For even the largest and most successful businesses, patent decisions are all about compromise. No one files in every country in the world, no matter how much money they have or how important the invention.
For smaller companies and individual inventors, the compromises are often more severe due to the usual cash-flow issues. For those with Patent Cooperation Treaty (PCT) applications, the impending 30/31 month deadline can seem like an insurmountable hurdle, formed from piles of invoices for national stage entry.
There are, however, a couple of techniques that can be used to extend the time by which you need to pay some or all of the costs of national stage entry.
Canada offers probably the best value you can get for your extension dollar. By paying a small fee in addition to the usual charges, you gain a further 12 months within which to enter the national stage. To obtain this extension, you need do precisely nothing – just make sure you take the required steps to enter the national phase within 42 months of the priority date and pay the additional fee. inovia doesn’t charge anything extra for taking this option.
China offers a little-known two-month extension for a modest additional charge. As with Canada, you don’t need to do anything special to get the extension – the additional fee is simply added when you enter the national stage up to two months late. Bear in mind, though, that you still need to lodge the translation when entering the national stage, so you realistically still need to provide instructions a minimum of three weeks before the deadline.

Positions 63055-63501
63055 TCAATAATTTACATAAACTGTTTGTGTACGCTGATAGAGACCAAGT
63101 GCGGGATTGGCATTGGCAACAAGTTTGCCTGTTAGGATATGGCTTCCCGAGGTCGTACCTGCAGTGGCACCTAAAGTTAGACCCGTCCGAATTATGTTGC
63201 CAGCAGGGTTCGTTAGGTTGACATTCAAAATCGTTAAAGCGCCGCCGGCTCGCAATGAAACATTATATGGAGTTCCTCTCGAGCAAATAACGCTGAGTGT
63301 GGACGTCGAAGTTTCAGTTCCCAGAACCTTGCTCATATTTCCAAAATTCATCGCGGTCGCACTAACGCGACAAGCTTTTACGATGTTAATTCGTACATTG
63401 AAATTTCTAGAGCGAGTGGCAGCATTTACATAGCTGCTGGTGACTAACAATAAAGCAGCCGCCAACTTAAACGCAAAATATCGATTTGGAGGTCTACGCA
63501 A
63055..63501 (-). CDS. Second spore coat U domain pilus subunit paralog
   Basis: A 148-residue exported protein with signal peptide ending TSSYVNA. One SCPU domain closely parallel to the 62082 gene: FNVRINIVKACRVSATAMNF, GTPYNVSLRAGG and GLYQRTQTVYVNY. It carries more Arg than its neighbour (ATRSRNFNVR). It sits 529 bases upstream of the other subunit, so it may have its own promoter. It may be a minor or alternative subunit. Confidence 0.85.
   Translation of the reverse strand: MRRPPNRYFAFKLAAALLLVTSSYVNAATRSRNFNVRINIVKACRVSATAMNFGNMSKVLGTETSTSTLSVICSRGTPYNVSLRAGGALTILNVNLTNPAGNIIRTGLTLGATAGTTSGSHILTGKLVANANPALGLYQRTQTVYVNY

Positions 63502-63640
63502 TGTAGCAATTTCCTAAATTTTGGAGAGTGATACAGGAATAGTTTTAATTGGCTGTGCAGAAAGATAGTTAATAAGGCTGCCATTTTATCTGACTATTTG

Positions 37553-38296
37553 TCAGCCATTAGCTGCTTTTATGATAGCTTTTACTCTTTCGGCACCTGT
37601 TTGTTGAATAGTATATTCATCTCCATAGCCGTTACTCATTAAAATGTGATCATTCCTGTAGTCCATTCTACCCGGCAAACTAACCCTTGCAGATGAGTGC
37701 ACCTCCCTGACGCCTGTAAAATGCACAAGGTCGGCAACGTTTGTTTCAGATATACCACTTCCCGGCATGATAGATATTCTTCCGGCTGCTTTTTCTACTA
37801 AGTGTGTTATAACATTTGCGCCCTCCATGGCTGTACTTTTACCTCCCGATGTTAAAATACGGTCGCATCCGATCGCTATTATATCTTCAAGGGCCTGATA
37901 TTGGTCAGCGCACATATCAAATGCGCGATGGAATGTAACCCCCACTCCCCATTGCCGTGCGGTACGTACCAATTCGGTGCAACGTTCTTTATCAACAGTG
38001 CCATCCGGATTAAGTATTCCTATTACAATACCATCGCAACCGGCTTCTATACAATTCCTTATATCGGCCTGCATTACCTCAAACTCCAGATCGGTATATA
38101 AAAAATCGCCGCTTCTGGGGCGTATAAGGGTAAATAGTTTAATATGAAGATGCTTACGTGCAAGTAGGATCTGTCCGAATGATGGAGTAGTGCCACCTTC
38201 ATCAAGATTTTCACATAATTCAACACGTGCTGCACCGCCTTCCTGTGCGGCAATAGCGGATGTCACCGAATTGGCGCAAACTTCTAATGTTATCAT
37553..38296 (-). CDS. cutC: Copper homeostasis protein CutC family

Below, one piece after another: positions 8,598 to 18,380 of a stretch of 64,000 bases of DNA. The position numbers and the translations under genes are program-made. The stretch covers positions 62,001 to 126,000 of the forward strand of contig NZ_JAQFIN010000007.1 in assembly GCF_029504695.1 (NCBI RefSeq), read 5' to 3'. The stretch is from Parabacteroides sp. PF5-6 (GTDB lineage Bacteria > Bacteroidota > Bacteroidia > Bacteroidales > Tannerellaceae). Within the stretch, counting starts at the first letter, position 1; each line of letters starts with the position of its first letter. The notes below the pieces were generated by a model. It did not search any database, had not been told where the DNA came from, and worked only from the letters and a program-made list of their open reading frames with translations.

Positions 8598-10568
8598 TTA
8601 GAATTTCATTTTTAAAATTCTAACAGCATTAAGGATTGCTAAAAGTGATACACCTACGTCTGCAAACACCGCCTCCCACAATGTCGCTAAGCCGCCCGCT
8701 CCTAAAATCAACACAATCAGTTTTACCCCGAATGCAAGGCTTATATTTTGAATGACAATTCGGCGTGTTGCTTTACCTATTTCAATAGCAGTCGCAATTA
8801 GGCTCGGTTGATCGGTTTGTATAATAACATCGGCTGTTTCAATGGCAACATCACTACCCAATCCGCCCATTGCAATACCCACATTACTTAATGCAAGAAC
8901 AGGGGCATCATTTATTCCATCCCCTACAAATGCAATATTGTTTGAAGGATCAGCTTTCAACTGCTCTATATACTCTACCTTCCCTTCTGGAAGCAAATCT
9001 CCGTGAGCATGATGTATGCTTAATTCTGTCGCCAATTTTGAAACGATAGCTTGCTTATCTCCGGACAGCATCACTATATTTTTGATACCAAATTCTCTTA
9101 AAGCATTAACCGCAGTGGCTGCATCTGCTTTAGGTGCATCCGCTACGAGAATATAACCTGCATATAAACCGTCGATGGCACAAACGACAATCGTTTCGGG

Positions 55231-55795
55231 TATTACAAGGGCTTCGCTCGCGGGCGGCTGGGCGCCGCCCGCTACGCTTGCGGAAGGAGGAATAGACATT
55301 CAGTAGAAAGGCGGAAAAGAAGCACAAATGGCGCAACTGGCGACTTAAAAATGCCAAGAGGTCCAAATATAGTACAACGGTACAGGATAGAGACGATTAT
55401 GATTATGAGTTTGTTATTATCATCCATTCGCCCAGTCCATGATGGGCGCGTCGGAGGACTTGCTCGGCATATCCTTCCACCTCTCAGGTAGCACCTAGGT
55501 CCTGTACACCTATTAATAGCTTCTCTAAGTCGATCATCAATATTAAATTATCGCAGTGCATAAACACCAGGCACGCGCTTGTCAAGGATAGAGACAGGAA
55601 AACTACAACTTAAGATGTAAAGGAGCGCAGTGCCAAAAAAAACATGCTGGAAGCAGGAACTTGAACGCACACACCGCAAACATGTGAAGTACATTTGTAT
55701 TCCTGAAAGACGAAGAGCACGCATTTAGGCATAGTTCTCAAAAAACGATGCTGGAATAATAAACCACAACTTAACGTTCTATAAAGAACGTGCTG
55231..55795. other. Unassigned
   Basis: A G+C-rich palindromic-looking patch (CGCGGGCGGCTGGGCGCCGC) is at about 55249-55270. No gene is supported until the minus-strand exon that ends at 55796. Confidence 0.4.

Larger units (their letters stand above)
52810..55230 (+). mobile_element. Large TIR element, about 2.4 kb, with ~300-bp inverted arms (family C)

Europe is a tricky one. There are a few techniques for reducing costs at national stage entry, but it is beyond the scope of this article to go into them in detail. One technique is to avoid paying excess claims fees at national stage entry. In the weeks following European regional phase entry, the EPO will issue a communication establishing a six-month period within which the claims can be amended, and any required excess claims fees paid. Even if you maintain more than 15 claims and therefore need to pay excess claims fees, not paying at regional phase entry delays payment of those fees by over six months.
For countries where examination needs to be requested separately from national stage entry (e.g. Australia, Korea, Canada and many others), make sure you delay this step. In some cases, examination can be delayed by months or even years, which is handy if you are not in a particular hurry to get a granted patent.
For more information on country-specific national stage entry requirements, including which have deferred examination requests, please download our PCT national stage entry guide.